Category: EU Commission

EU-U.S. Privacy Shield: approval expected within this week

4. July 2016

The EU Commission and American negotiators reached last week an agreement regarding the final draft of the EU-U.S. Privacy Shield. Now, the EU Commission has sent this draft to the Article 31 WP, who is expected to issue an opinion by tomorrow. If so, the EU-U.S. Privacy Shield will be implemented by the end of this week. Also, the final draft has been sent to the EU Parliament. The EU Parliament can issue an opinion, but cannot block its approval.

The Article 31 WP will meet today to review the text. Normally, the committee has two weeks to issue an opinion but the EU Commission expects an approval already this week.

After the GDPR, the ePrivacy Directive as next step on the EU Agenda

26. April 2016

The EU Parliament approved some weeks ago the new General Data Protection Regulation (GDPR). As a next step, the EU Commission has launched a public consultation on the evaluation and review of the ePrivacy Directive, as part of the Digital Single Market Strategy proposed by the EU Commission in May 2015. The consultation started on the 12th April and will be open until the 5th July 2016.

The current ePrivacy Directive was initially adopted for the telecoms sector. However, most of the EU Member States have also extended its application to other sectors. This Directive is also known as “cookie law”, but it also regulates the confidentiality of communications, the obligation to notify data breaches, the scope and definition of unsolicited communications, etc.

The “update” of the ePrivacy Directive is necessary in order to achieve a higher harmonization at all levels, including the field of electronic communications, and to complement the GDPR. The head of unit for policy and consultation at the EU Data Protection Supervisor, Sophie Louveaux, unofficially stated that the modification of the ePrivacy Directive is a priority regarding privacy issues and that a “full coherence” between the GDPR and the ePrivacy Directive should be achieved.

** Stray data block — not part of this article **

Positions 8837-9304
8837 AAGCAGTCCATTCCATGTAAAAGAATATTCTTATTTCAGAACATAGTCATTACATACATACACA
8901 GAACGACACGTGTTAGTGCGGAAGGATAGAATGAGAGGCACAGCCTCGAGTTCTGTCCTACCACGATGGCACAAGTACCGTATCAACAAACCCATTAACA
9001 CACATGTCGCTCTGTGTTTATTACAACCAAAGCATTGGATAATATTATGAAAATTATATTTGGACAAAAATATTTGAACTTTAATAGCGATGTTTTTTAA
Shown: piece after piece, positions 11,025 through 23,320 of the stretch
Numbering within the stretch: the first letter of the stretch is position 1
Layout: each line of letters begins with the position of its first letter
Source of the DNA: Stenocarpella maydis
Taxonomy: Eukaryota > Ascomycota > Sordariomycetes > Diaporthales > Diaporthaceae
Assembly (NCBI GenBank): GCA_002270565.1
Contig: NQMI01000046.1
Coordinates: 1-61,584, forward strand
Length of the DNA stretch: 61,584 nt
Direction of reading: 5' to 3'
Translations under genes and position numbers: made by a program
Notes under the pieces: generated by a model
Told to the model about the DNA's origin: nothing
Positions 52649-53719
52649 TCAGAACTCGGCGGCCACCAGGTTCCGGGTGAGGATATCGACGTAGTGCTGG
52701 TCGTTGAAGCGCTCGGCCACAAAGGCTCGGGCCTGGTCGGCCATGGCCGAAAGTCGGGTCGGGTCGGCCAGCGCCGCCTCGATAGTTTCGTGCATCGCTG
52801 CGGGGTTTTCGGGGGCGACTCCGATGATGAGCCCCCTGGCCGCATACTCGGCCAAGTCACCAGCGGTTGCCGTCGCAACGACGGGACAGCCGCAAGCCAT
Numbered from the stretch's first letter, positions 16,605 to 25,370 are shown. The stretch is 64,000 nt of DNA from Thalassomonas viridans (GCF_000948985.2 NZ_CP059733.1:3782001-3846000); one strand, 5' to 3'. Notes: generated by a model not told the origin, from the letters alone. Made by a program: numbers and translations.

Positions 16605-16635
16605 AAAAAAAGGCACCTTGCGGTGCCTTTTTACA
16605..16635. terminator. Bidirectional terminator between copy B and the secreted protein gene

The legislative proposal for a new ePrivacy Directive is expected by the end of 2016.

Fact Sheet of the European Commission about the EU-U.S. Privacy Shield

1. March 2016

On the 29th February 2016, the European Commission released a fact sheet about the Frequently Asked Questions related to the EU-U.S. Privacy Shield. The EU-U.S Privacy Shield aims at regulating international data transfers between the EU (including EEA countries Norway, Lichtenstein and Iceland) and the U.S. after the Safe Harbor Decision was declared invalid by the ECJ on October 2015.

The EU-U.S Privacy Shield is a new adequacy decision, under which the U.S. companies that comply with the described data protection principles and abide the obligations described in the framework, will be considered as ensuring an adequate level of data protection.

In contrast to the former Safe Harbor Decision, the EU-U.S. Privacy Shield imposes stronger obligations on companies related to monitoring and enforcement and prevents generalized access to EU personal data from U.S. public Authorities.

Under the Privacy Shield, U.S. companies will have to self-certify that they meet the requirements described in the Framework. The U.S. Department of Commerce will actively verify that the certifying company actually meets the requirements to certify, for example by reviewing the company´s privacy policy.

A key aspect of the Privacy Shield is the possibility for EU data subject to obtain redress in the US in case that their personal data is misused by commercial companies. The possibility to redress involves the following alternatives for the data subject:

  • to lodge a complaint with the company itself, or
  • to complaint towards their local DPA, or
  • to use the Alternative Dispute Resolution (ADR) mechanisms, or
  • through arbitration by having recourse to the Privacy Shield Panel, if the case is not resolved by any of the abovementioned alternatives.

The possibility to redress with regard to national security will be ensured by the institution of the Ombudsman.

All these aspects of the new EU-U.S. Privacy Shield have been reflected in the Judicial Redress Act, signed on February, 24th. This Act gives EU citizens the possibility to address privacy issues to U.S. Courts in relation to personal data transfers for law enforcement purposes. This Act aims at providing EU citizens with the same rights as U.S. citizens.

Also, the so called EU-U.S. “Umbrella-Agreement” covers relevant aspects of data protection regarding EU-U.S. law enforcement cooperation for the purposes of crime and terrorism prevention. This agreement is not a legal basis for data transfers itself, but it will provide safeguards for data transfers made under other existing agreements.

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